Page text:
You hear me talk about “bow lengths” all the time. And I promise you, it’s not to be annoying. It’s also not some beginner idea sending you back to where you began. It’s a concept that develops in layers over time.

As we improve as players, we learn to interpret foundational concepts at a deeper level. We learn to see things differently and engage with them in more sophisticated ways.

Today, let’s talk about dissipating that dang bouncy bow with The Art of Anticipation. This topic is big in Fiddle School’s Lesson 19, but here’s a sneak peek.

When you have developed definable bow lengths that we find in most fiddle tunes — for example, the LONG BOW (the middle two-thirds of the bow) and the SHORT BOW (exactly half of that distance, the bottom half) — you have set yourself up to anticipate the bow’s behavior when changing directions.

(I tend to see fiddlers who vary these bow lengths — and thus the bow speed — and this increases the amount of variables when bowing.)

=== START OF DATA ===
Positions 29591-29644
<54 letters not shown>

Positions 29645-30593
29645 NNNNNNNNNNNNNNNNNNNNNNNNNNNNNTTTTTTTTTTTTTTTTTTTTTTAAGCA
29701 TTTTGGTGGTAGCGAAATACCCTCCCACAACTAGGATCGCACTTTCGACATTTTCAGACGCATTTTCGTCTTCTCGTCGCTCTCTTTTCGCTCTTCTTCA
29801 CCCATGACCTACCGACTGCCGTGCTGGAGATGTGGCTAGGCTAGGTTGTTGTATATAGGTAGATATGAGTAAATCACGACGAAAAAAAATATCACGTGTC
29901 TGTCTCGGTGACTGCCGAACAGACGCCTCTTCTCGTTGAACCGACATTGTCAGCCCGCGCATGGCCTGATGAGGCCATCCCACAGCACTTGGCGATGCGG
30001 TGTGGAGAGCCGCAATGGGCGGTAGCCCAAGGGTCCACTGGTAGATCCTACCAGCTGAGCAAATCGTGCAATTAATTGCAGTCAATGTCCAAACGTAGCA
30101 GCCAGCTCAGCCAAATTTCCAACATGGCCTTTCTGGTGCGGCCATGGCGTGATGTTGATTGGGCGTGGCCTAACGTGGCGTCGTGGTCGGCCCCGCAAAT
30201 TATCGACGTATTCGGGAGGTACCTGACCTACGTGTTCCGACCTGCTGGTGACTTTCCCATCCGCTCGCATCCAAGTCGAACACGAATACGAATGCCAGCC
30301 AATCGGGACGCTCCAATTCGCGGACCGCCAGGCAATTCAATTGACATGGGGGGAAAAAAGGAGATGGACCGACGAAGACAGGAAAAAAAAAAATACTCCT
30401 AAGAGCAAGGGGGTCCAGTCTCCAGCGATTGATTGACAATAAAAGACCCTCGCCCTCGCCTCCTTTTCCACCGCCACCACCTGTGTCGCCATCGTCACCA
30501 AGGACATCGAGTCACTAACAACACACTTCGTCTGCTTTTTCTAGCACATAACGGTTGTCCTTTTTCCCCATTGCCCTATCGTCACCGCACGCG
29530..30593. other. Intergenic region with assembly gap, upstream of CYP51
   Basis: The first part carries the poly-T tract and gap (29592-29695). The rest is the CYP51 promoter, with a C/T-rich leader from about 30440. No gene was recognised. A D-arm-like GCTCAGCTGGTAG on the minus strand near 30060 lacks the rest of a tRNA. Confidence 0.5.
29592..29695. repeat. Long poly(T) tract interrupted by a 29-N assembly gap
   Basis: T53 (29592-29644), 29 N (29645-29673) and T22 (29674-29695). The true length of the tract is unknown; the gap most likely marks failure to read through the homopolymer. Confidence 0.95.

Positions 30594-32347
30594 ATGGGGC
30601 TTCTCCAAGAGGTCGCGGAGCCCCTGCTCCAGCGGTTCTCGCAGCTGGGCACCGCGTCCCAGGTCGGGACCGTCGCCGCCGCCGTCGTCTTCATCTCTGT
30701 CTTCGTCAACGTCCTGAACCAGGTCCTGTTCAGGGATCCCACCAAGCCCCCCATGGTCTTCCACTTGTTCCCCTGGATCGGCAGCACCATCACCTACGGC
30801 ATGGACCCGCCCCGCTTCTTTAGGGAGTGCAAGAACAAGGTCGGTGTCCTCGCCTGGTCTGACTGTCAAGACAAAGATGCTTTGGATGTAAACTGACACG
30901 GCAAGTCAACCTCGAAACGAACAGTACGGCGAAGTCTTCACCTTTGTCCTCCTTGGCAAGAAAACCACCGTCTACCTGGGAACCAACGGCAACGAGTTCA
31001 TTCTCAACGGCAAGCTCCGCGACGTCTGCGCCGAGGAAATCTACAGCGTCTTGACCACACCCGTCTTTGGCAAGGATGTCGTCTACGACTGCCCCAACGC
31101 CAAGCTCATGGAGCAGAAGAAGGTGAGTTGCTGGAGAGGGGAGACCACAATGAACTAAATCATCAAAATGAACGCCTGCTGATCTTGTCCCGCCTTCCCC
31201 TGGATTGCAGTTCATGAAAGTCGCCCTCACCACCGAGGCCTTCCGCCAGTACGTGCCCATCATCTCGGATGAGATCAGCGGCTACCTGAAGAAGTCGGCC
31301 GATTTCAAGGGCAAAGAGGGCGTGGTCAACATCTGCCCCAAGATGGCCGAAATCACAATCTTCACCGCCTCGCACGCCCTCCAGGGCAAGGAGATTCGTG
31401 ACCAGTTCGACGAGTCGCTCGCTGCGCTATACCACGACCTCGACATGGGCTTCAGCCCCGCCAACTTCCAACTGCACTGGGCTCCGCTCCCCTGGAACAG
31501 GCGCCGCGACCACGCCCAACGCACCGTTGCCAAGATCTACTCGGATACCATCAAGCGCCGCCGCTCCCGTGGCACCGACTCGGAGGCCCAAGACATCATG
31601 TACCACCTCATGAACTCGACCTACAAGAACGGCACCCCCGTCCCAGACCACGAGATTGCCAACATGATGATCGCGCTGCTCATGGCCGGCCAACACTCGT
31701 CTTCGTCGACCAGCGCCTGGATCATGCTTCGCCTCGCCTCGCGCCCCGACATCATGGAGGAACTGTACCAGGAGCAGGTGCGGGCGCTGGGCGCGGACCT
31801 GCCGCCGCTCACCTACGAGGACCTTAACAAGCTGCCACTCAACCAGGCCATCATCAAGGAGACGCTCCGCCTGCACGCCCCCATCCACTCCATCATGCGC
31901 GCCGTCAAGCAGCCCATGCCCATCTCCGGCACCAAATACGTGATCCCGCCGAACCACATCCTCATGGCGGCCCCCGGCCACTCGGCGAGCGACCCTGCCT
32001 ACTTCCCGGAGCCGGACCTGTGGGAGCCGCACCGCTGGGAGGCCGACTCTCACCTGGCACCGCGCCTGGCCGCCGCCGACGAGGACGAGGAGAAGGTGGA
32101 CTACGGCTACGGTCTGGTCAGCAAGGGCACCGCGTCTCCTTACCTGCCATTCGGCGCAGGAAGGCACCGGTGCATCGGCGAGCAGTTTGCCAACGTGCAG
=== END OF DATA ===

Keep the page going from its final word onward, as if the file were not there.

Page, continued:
No matter what level of player you are, anticipating the bow movements WILL change your playing and help you overcome a bouncy bow. Let’s try it:

1. Put stickers on your bow.
Here’s a video to show you how and where.

2. Create a well-integrated bow arm.
In a well-integrated bow arm, the upper arm, forearm, wrist, hand, and fingers all work together and create balanced bow stroke. But even when you get all this right, the bow may still bounce. And so, he best way to overcome a bouncy bow is to…

3. Anticipate bow movements.

  • Play through a basic fiddle tune like Boil the Cabbage or The Girl I Left Behind Me. We’ll treat the short bows as “ordinary” and “common” (since they are going to build 90% of your tunes). The other bowings (in this case, the long bows) are special.
  • It’s the out-of-the-ordinary bowing patterns that will surprise you if you don’t see them coming. We’ll call these “variables.”
  • Know where the variables are in your tunes so you can be prepared. Otherwise, tension or unforeseen variables can create bouncy bows.
  • Remember, every bowing variable is just a variation on a short or long bow!

I hope these tips help you conquer that dang bouncy bow and bring your bow arm to the next level. Looking for more resources on bowing? Check out the posts below.

And, for more in-depth tips and suggestions for refining your bow arm, join us inside Fiddle School!